US

U.S. space internet companies fear competitive threat from China

“As China further advances its ambitions for its own LEO broadband network, the US could lose its competitive advantage.”

WASHINGTON – In the global race to deploy broadband constellations in low Earth orbit, the United States has a major advantage. However, the US government should “enact policies and incentives to keep US companies competitive internationally,” particularly vis-à-vis China, he says a new report published on December 14 from the Center for Strategic and International Studies.

The study, funded by satellite broadband companies Amazon Kuiper and SpaceX, argues that economic and regulatory issues are putting competitive pressures on US industry.

“Since China continues fAside from its ambitions for its own LEO broadband network, which may fall somewhere in the gray area between commercial and government entities, the United States could lose its competitive advantage,” the report said.

China is building LEO systems for its own use, but also plans to offer services to countries in Asia, South America and Africa that currently lack widespread internet infrastructure and where US companies are also competing for business, the study adds. China uses its Belt and Road Initiative to increase market share for its LEO constellations.

“US leaders should aim to strengthen soft power around the world by partnering with commercial companies that can successfully operate broadband Internet constellations,” the report said. “Given China’s strong economic presence in many Belt and Road partner countries, it is able to negotiate regulatory concessions for its national LEO system while preventing the launch of US commercial services.”

Due to the huge start-up costs of building and deploying a working LEO constellation – estimated at $5 billion to $10 billion – US companies need more agile regulatory practices to compete internationally, the report says.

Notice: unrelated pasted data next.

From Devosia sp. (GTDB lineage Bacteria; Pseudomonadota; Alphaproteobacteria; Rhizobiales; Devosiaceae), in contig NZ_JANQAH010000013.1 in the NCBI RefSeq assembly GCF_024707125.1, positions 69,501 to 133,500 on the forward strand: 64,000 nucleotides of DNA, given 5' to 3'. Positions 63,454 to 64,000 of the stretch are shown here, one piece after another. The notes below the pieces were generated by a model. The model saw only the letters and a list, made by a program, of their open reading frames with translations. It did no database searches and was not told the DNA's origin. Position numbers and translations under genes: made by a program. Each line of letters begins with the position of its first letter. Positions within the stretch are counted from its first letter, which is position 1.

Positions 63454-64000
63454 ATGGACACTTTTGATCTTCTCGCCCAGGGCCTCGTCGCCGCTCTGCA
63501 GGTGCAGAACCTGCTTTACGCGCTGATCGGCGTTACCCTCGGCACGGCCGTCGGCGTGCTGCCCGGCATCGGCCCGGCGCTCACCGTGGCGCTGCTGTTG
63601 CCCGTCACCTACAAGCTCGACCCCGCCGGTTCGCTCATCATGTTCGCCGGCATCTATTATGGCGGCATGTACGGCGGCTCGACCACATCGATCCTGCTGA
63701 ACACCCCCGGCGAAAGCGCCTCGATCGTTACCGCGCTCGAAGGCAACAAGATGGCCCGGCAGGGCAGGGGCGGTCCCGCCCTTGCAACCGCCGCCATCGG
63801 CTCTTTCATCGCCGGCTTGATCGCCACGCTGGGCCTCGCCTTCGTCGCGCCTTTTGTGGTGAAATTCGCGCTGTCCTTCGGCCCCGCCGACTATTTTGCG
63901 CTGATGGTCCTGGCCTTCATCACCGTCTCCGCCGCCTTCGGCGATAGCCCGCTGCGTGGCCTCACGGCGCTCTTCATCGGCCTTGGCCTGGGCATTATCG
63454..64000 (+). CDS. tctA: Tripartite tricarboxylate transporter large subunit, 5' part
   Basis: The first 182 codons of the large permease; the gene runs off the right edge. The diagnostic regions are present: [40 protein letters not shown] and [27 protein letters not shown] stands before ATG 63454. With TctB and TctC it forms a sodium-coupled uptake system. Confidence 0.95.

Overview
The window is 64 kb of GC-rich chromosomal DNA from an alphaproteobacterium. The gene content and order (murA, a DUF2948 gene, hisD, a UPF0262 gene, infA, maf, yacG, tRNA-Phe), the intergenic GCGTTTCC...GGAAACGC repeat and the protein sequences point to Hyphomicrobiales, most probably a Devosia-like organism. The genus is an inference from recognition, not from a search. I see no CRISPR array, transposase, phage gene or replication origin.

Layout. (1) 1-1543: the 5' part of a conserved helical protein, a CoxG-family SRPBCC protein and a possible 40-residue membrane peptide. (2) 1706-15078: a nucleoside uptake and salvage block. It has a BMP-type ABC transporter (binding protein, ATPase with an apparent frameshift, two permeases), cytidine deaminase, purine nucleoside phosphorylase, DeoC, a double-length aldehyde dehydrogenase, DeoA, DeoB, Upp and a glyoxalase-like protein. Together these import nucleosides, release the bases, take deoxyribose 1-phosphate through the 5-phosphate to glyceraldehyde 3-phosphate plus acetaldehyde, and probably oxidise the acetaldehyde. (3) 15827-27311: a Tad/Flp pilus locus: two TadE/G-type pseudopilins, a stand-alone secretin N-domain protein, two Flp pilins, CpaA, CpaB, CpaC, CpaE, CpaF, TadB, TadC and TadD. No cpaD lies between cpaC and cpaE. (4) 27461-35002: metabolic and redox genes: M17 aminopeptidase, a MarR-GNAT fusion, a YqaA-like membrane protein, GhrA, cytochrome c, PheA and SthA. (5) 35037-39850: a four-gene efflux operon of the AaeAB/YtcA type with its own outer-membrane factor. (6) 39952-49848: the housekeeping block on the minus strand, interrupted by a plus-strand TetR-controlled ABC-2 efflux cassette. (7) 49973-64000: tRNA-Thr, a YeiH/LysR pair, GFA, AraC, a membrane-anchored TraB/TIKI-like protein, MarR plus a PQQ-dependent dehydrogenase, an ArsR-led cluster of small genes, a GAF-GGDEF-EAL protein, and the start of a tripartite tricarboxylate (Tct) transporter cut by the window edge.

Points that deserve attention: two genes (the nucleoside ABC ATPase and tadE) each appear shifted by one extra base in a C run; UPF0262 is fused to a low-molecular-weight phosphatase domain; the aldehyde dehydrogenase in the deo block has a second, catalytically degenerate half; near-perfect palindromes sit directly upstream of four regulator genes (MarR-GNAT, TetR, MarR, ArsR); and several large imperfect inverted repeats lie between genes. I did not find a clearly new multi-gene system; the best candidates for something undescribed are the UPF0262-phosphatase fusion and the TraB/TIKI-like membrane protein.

“Regulators responsible for space and space-related activities are struggling to keep up with the growth of the private sector in managing these constellations, a task that is becoming correspondingly more difficult,” says the report. There is a need for “updated regulation and increased capacity for the regulatory review process”.

The regulatory process is significant for SpaceX’s Starlink and Amazon’s Project Kuiper.

As of November 2022, Starlink has launched over 3,500 satellites and provides coverage in more than 50 markets in North America, South America, Europe, Japan, Australia and New Zealand

Kuiper plans to launch 1,618 satellites by 2026 and deploy about 3,200 in total.

SpaceX has applied to the Federal Communications Commission (FCC) for approval for an additional 30,000 satellites and has received approval for 7,500 to date.

China applied to the International Telecommunication Union (ITU) to operate a fleet of 12,992 satellites in LEO. The state-funded SatNet plans to set up a space center for the production of satellites and reusable launch vehicles, the CSIS report said. “SatNet is intended to be a crucial part of China’s political goal to be a world leader in advanced technology.”

The OneWeb, Amazon, Telesat and China SatNet constellations combined could potentially put over 90,000 satellites into Earth orbit.

FCC commissioner supports study results

Speaking at CSIS discussing the study, FCC Commissioner Brendan Carr said, “This latest generation of low-Earth orbiting satellites is absolutely groundbreaking.”

He said US industry must remain competitive. “There is no technology sector where we, as Americans, should cede leadership to the Chinese Communist Party. The CCP aims to dominate many technology sectors, but one of them is this low-Earth orbiting satellite system.”

In the US government, he added, “we need to give our private sector the tools to compete and win.”

For the FCC, this means “ensuring that we have the spectrum available and that we are not introducing new services that could cause harmful interference with these technologies.” Above all, we have to get faster.”

Carr said the FCC plans to set up a space office “to speed things up.” Congress also enters. He expressed his support a House Energy and Commerce Committee bipartisan bill introduced on December 8th to reform the FCC’s satellite licensing rules.

“Basically, we need to accelerate our approvals at the FCC,” he said. The agency also needs to address concerns that US companies would have to disclose competitive secrets sooner than if they were licensed in other countries.

“We’re going to make sure it’s not a competitive disadvantage,” Carr said.

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